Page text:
With Holyfield talks at standstill, Tyson turns to Foreman


They've never thrown a punch at each other, but Mike Tyson and Evander Holyfield continued to fight yesterday.

On the eve of a purse bid ordered by the International Boxing Federation to force a Holyfield-Tyson financial settlement allowing them to battle for Holyfield's undisputed heavyweight championship, Tyson told IBF president Bob Lee he would neither participate in nor honor the proceedings, while Tyson's promoter, Don King, offered George Foreman $15 million for a fall fight that would preclude such a title match.

Apparently this will not dissuade the IBF from holding its purse bid today, but it should make negotiating a deal with King all but impossible unless Holyfield and his advisers are ready to make a major financial concession -- which they are not.

"If we win the bid, we'll do everything humanly possible to get Tyson to sign and fight for all three titles," said Dan Duva, Holyfield's promoter. "But we're not going to accept any deal from Don King. He has done nothing but try and hurt Evander Holyfield. Why should we do anything for him? We offered them $15 million. That's 35 percent [10 percent more than mandated by a purse bid]. He won't get $15 million from a purse bid."

King countered by calling the IBF a fraudulent operation and saying Tyson had no interest in fighting for its title.

"We do not want to be their No. 1 contender," King said. "The IBF does not exist. We don't recognize them. We don't want to be rated by them. They can take their belt and let Holyfield fight who he wants."

King said, and Duva confirmed, that he offered Holyfield $30 million, the largest purse in heavyweight history, to fight Tyson, with the challenger getting $25 million and King working as co-promoter. Failing that, King said he would accept $25 million for Tyson and the Duvas could run the entire promotion. After both offers were rejected, King approached Foreman, who said over the weekend he was considering the offer.

"Foreman-Tyson without a title would be bigger than Holyfield-Foreman," King said. "We got the hottest attraction in the world. The only thing Holyfield brings is three belts, and we don't want the IBF one. We'll fight Holyfield the man, but not the organizations.

"Let's move away the chicanery. Let's move aside the facade of trickery. We're not discounting the titles. The titles have discounted themselves. If they try and go through with the purse bid, it's a sham. They can't be the KGB and make us do it."

King contends, and Duva concedes, that Tyson is not the ordinary contender. The former champion remains one of the most fearsome punchers in the sport and a man much of the public still recognizes as champion 15 months after being knocked out by Buster Douglas.

Because of this, King argues, Holyfield won't earn $30 million in four fights with the likes of Tommy Morrison, Riddick Bowe, Ray Mercer and Pierre Coetzee.Though that may be true, Duva said Holyfield wants only to be treated as champion the way Tyson and Douglas were.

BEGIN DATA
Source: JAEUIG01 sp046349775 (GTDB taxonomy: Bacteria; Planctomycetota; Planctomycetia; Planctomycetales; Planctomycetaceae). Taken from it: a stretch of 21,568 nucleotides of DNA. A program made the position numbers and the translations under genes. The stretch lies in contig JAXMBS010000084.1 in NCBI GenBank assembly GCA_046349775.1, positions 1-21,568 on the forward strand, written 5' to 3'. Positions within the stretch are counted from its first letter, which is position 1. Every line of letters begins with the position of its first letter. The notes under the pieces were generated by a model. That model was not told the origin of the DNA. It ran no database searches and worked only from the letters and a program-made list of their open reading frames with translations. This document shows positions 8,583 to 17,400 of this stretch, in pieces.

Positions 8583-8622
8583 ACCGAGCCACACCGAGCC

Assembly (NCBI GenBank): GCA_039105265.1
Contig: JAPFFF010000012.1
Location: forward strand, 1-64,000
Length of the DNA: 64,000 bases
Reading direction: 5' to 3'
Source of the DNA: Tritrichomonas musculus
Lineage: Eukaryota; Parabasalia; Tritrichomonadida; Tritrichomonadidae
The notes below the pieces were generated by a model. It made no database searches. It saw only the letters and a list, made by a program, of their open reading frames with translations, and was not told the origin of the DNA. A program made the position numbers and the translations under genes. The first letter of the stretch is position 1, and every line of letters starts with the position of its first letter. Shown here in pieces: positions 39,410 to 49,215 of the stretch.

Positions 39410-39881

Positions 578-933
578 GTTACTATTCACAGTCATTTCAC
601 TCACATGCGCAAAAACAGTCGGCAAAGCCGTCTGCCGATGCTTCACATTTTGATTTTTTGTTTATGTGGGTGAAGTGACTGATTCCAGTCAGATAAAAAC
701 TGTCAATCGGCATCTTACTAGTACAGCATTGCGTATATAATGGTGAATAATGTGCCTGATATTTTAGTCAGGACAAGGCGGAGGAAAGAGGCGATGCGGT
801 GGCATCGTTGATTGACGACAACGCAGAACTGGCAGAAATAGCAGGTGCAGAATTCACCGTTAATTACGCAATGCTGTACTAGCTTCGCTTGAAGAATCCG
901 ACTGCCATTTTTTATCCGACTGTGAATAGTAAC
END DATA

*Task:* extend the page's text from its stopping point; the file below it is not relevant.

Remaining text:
"King asking for $25 million for Tyson is stupid negotiating," Duva said. "A champion has never gotten that, let alone a challenger. If Tyson won't fight, we'll fight someone else. We refused the $30 million because Evander can get more, and he wouldn't take it from King under any circumstances, even if it was enough.

"When Evander was the challenger, he took 25 percent [of a purse bid to meet Douglas] and never complained. If the title's not important to Tyson, fine. Evander wants to fight Tyson, and he's offered him more than any challenger in history. They're the ones refusing to fight.

"This is not about money. It's not about the IBF or the WBC. King doesn't want this fight to happen because he's not sure Tyson will win. King wants to be sure he wins even if Tyson loses. By fighting [Razor] Ruddock, he has options on both fighters."

King conceded that there is no road to the title that doesn't lead to Holyfield, but said he is willing to risk Tyson's future against Ruddock and Foreman if he cannot squeeze a 40 percent purse for Holyfield-Tyson.

"We recognize Mike Tyson can't be the undisputed champion until he beats Holyfield," King said. "But Holyfield has got to go to the well four times to earn $30 million. Mike can make more money than Holyfield. Foreman can make more money than Holyfield by fighting Tyson. Holyfield won't make $15 million against anyone but us."

If King can sign Foreman, he will create a dilemma for Duva because that would effectively put the top three contenders on ice. If Tyson beats Ruddock on June 28 and Foreman agrees to fight him next, the next rated IBF contender is Coetzee, a South African heavyweight of little note.

One assumes even Duva would agree that a Holyfield-Coetzee title fight would not carry much of a price tag no matter how many belts were on the line.

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